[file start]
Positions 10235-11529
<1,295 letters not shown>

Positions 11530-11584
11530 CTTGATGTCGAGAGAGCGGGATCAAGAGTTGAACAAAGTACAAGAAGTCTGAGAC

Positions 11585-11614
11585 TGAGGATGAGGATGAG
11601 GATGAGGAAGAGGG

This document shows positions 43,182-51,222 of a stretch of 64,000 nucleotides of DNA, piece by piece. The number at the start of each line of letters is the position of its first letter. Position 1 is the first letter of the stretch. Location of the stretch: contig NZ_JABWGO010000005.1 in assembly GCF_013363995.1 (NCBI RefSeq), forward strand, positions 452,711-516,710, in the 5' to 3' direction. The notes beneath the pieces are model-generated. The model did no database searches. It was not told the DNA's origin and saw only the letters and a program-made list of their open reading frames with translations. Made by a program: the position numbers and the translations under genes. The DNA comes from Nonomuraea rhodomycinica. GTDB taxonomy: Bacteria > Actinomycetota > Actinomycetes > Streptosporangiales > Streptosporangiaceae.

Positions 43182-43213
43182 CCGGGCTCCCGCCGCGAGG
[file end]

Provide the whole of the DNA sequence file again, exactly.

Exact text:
Positions 10235-11529
<1,295 letters not shown>

Positions 11530-11584
11530 CTTGATGTCGAGAGAGCGGGATCAAGAGTTGAACAAAGTACAAGAAGTCTGAGAC

Positions 11585-11614
11585 TGAGGATGAGGATGAG
11601 GATGAGGAAGAGGG

This document shows positions 43,182-51,222 of a stretch of 64,000 nucleotides of DNA, piece by piece. The number at the start of each line of letters is the position of its first letter. Position 1 is the first letter of the stretch. Location of the stretch: contig NZ_JABWGO010000005.1 in assembly GCF_013363995.1 (NCBI RefSeq), forward strand, positions 452,711-516,710, in the 5' to 3' direction. The notes beneath the pieces are model-generated. The model did no database searches. It was not told the DNA's origin and saw only the letters and a program-made list of their open reading frames with translations. Made by a program: the position numbers and the translations under genes. The DNA comes from Nonomuraea rhodomycinica. GTDB taxonomy: Bacteria > Actinomycetota > Actinomycetes > Streptosporangiales > Streptosporangiaceae.

Positions 43182-43213
43182 CCGGGCTCCCGCCGCGAGG